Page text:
By now, you’ve probably heard about or know a few people who are selling stuff online. There are Ebay sellers, Etsy crafters, and people who buy and flip on Facebook markets or Craigslist.
Maybe you have a friend selling services through the Jungle Market. Or you just learned that an old work buddy’s got a course up on Udemy. Of course, there’s also that one friend who’s living on the other side of the world, sitting in a hammock, and making hundreds of thousands of dollars: the Amazon seller.
How Do You Become an Amazon Seller?
Truthfully, there’s no one way to become an Amazon seller. Okay, sure, you have to go to the seller central part of the site and register to sell. We all have that in common. But what truly makes Amazon sellers different is how they source their products.
There are at least six main types of Amazon sellers categorized by their method of sourcing products. Those are:
- Retail Arbitrage (RA) – A retail arbitrage Amazon seller is someone who finds under priced goods in retail outlets and department stores, then lists those products for sale on Amazon. They profit on the difference between what they paid for the product and what they sell it for on Amazon. While this practice was profitable a few years ago, recently Amazon put into place new terms and regulations which have made it difficult for retail arbitrage Amazon sellers to scale their businesses.
- Online Arbitrage (OA) – Similar to retail arbitrage, an online arbitrage Amazon seller is someone who finds deals and under priced goods online (instead of in stores) to list and resell on Amazon.
- Dropshipping – A dropship Amazon seller is someone who advertises the products of another business. When a sale is made, they notify the business and that business ships the product on behalf of the Amazon seller. This means that the Amazon seller does not have to own any inventory. While it might seem like it is inexpensive to get started with dropshipping, because there are low barriers of entry to getting started, competition is high and profits are low.
- Wholesaling – A wholesale Amazon seller is someone who buys products in bulk at a significant discount to sell on Amazon. Often, these products are preexisting Amazon products.
- Ebook Writing – While not an Amazon seller in the traditional sense, ebook authors make up a significant portion of the Amazon seller community.
- Private Label (PL) – Finally, the private label Amazon seller is someone who creates their own products, sources the product, and sells it on the Amazon platform. Private label, in our humble opinion, is by far the easiest to scale and most profitable method of Amazon selling there is. Additionally, Amazon encourages private label and offers plenty of resources for aspiring entrepreneurs to build their own brands directly on Amazon. This is the method we will focus on in The Genius Series.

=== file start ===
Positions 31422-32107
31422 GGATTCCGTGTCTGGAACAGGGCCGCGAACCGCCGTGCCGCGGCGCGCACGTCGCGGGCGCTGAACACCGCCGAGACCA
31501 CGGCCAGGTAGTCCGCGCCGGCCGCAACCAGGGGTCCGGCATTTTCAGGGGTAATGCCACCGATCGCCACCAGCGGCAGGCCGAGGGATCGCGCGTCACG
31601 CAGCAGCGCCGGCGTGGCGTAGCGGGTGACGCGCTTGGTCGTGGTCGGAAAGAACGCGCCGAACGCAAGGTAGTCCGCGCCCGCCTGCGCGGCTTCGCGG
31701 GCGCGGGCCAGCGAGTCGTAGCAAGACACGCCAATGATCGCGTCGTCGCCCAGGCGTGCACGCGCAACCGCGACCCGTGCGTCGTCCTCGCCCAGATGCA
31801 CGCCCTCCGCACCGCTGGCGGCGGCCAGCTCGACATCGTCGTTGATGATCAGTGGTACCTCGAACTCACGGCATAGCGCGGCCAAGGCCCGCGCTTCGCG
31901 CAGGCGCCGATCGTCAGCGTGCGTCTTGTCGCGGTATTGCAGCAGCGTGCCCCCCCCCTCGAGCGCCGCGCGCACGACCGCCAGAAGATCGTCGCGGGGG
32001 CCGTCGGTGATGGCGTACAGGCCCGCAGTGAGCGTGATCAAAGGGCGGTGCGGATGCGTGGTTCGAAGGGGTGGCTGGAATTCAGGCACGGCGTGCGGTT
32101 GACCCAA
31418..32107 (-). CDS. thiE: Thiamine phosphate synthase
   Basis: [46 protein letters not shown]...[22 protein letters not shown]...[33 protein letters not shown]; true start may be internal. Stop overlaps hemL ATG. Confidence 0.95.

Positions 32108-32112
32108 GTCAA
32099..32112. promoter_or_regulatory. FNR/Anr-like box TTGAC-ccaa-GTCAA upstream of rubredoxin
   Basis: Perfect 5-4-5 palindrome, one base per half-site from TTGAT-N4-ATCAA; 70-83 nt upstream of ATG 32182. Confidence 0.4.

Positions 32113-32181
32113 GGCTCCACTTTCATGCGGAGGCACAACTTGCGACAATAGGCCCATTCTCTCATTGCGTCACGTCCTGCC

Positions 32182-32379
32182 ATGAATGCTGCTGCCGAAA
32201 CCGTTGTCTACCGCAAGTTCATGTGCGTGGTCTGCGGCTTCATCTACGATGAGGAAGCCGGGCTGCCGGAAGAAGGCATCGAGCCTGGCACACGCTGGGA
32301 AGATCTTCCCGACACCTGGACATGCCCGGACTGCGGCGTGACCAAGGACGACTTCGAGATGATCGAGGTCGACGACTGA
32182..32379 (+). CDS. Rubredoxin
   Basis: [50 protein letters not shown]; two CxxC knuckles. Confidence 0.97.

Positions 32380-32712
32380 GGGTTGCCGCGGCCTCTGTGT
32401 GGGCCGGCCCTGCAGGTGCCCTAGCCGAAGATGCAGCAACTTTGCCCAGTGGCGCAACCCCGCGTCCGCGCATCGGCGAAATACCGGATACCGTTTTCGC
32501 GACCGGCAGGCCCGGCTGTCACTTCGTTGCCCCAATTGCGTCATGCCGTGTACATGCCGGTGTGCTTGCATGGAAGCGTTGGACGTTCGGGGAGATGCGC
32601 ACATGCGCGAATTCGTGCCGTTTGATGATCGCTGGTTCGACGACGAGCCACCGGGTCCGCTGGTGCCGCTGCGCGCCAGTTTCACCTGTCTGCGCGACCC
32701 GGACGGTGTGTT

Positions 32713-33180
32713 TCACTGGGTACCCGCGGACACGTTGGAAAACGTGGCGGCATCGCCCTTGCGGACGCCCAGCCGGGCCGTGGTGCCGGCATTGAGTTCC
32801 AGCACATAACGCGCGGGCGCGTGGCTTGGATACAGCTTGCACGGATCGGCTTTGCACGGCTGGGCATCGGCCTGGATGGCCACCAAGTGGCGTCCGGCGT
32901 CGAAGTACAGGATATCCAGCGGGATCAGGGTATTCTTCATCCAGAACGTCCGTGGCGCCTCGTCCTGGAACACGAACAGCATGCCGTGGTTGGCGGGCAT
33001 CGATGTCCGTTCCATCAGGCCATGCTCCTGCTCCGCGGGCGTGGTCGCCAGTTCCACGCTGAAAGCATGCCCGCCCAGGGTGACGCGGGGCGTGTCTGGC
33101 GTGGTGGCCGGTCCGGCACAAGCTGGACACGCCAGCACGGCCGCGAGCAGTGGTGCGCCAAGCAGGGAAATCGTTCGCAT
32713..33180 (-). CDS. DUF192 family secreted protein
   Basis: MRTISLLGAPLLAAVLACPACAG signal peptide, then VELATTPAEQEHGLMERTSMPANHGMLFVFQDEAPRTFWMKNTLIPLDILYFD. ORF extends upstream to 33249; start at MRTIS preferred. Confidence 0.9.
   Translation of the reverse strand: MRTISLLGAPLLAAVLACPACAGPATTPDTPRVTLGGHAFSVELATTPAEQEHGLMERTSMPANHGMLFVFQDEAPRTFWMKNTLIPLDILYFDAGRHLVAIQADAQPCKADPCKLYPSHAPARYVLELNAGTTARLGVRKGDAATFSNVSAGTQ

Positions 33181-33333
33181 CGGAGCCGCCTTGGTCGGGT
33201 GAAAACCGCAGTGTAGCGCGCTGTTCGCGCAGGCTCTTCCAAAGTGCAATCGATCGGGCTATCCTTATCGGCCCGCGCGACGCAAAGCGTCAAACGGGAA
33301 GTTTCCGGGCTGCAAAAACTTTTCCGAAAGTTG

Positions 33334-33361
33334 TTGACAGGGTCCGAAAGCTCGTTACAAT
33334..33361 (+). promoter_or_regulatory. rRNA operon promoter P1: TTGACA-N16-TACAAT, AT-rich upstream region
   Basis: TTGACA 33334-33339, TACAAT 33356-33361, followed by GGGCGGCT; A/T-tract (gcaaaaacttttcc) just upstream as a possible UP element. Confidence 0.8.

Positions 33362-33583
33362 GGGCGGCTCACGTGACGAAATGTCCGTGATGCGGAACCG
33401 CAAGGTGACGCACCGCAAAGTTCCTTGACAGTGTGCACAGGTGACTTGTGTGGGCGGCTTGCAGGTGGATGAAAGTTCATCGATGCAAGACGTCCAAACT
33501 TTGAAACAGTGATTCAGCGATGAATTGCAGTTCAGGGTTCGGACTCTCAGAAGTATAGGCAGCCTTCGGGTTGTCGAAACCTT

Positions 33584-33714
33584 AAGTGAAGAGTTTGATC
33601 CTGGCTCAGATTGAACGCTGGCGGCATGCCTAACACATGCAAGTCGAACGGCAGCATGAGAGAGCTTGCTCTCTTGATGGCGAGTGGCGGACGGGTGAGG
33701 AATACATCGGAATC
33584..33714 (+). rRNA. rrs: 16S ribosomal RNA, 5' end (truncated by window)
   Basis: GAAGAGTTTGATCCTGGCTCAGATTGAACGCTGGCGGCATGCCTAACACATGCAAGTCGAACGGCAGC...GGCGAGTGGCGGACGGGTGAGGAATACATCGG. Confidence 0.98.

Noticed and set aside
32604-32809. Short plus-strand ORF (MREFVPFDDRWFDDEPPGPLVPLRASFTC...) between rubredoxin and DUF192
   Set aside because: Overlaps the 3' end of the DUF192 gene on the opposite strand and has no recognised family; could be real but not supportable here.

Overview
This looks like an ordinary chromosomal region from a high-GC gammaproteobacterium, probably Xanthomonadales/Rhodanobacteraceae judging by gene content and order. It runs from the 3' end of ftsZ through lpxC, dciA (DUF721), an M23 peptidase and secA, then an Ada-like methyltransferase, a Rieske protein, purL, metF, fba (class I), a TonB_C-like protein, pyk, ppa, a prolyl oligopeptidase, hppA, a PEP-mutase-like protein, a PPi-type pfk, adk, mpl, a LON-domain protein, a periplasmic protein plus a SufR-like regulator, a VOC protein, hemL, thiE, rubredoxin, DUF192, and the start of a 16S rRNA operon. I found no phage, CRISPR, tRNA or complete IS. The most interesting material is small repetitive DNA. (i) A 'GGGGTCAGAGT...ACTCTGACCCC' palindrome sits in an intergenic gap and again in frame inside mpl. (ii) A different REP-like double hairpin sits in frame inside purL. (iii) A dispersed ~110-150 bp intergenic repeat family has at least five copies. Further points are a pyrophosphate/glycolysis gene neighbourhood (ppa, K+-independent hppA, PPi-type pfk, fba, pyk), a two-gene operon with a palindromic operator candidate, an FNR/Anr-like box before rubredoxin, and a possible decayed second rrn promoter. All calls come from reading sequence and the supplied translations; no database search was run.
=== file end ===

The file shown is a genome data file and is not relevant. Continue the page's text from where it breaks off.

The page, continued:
Understand all of the common Amazon selling terminology and abbreviations with this handy Amazon Seller Glossary 📋
How I Became an Amazon Seller
In April of 2015, I drove to a Carl’s Jr. and paid someone $500 for 10 boxes of dusty, old books. Those books, along with my comic book collection were the first products I ever sold on Amazon.
I sold books for about four months and then tried retail arbitrage (which I wasn’t a huge fan of) and then online arbitrage (which I still enjoy from time to time). It was not until I discovered the private label method that I really started turn profits.
In November of 2015, I quit my full-time job to focus on finding profitable private label products. My first product, a stainless drinking flask, launched February 17, 2016. It was an immediate success! To this day, it still produces an evergreen income of $500-$1500/month. Not the best I’ve had, but definitely nothing to scoff at! Since then, I’ve created products that have earned as much as $9,500 in gross profit in a single month.
The Private Label Method
How to Make 6-Figures or More as an Amazon Seller
The private label process is simple. First, you research a profitable high-demand/low-competition product on Amazon. Once you’ve got the perfect product, you contact an overseas manufacturer to create those products, typically in quantities of 500 or more. After the supplier manufactures your product, you ship it to your location and send it to an Amazon fulfillment center. From there, Amazon takes over as your “virtual employee” with their fulfilled-by-Amazon (FBA) program.